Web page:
The two whole years is not directly referring to the cupbearer forgetting Joseph. Look at the next few words of verse one. “After two whole years, Pharaoh.” So, these two whole years have to do with Pharaoh. Now remember, the word whole or full is the Hebrew word for day. Listen then to Genesis 40:20. “On the third day, which was Pharaoh’s birthday…” This is very specific. I t has been two whole years since Pharaoh’s birthday. This means that Genesis 41 is Pharaoh’s birthday!
And there is a contrast. Two years ago, Pharaoh threw a party for his birthday. And this is a shocker; Pharaoh was happy on his birthday. He laid out a feast for all his servants! It was a day of rejoicing and celebration. There were gifts to open and cards to read and birthday cake – white cake with white buttercream frosting from Giant Eagle – and Breyer’s vanilla ice cream. Two years later, it was Pharaoh’s birthday. There was the party and the feast and the presents and cards and the birthday cake and ice cream. But Pharaoh was despondent. “In the morning his spirit was troubled” (Genesis 41:8). This word troubled is used in Psalm 77:4. This helps in getting a sense of what Pharaoh was feeling. “You hold my eyelids open; I am so troubled that I cannot speak.”
Pharaoh was anxious; so anxious that he could not even close his eyes. I wonder why? May I suggest it was because he did not want to fall asleep? He was so anxious that he could not string words together to form a sentence. He was tired. And he did not want to go back to sleep because he might…
After Two Whole Years, Pharaoh Dreamed
Pharaoh dreamed (41:1). After two whole years, on his birthday, Pharaoh dreamed. And he did not dream one dream, but two dreams. The first dream woke him up, but although kind of gruesome he was able and wanted to go back to sleep (41:4-5). And he dreamed a second dream. It was the combination of the dreams that held his eyelids open, muffled his speech and troubled his spirit.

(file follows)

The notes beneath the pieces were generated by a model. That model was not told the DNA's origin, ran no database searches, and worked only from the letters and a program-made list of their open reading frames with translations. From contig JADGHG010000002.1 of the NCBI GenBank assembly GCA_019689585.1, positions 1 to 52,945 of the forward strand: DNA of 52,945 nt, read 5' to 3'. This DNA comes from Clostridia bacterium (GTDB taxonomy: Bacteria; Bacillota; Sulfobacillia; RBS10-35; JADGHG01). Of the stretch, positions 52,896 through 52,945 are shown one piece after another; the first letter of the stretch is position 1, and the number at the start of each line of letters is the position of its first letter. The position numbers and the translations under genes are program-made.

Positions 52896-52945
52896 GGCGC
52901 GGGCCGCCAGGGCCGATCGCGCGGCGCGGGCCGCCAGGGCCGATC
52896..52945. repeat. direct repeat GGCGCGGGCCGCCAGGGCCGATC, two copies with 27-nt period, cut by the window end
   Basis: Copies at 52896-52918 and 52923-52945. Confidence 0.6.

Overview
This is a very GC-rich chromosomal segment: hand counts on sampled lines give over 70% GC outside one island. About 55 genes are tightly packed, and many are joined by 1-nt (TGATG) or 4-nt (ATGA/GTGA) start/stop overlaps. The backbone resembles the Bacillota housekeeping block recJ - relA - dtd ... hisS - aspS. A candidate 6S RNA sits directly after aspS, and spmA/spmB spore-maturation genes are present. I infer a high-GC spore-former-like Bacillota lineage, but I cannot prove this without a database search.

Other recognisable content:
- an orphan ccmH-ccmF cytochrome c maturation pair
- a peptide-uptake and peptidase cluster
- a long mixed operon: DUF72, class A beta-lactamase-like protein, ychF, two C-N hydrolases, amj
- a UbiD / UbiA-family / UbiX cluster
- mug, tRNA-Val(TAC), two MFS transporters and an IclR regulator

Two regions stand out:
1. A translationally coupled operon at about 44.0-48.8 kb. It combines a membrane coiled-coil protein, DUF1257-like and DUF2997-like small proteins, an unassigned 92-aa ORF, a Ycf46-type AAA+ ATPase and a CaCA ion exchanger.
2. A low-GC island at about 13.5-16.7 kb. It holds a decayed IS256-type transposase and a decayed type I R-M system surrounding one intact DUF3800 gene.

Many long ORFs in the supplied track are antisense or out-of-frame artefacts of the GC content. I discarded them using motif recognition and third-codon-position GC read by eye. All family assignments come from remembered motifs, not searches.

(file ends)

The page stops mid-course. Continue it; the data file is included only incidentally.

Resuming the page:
Pharaoh was there in his own dream. He was standing by the Nile River, the longest river in the world and most important to Egypt. It sustained them and it was revered. The Egyptians treated the river as itself a god. And there were seven cows, standing in the river, perhaps cooling off and just having a good time eating. These were plump and good looking cows. But then arose seven thin and ugly cows who ate up the good looking, healthy cows! Pharaoh awoke, gathered himself, took a drink of water, relieved that it was just a dream, a bad dream. And then he dreamed again (41:1-4). Behold! This is the third of six times that this word of astonishment is used to describe these dreams (cf. 41:2; 3; 5; 6; 7; 17). Behold! There were seven good and plump ears of grain growing on one stalk. And behold! Seven hideous ears of grain sprouted up and devoured the seven good and plump ears of grain. And now Pharaoh awoke, wide eyed, refusing to go back to sleep and troubled. The birthday party was spoiled.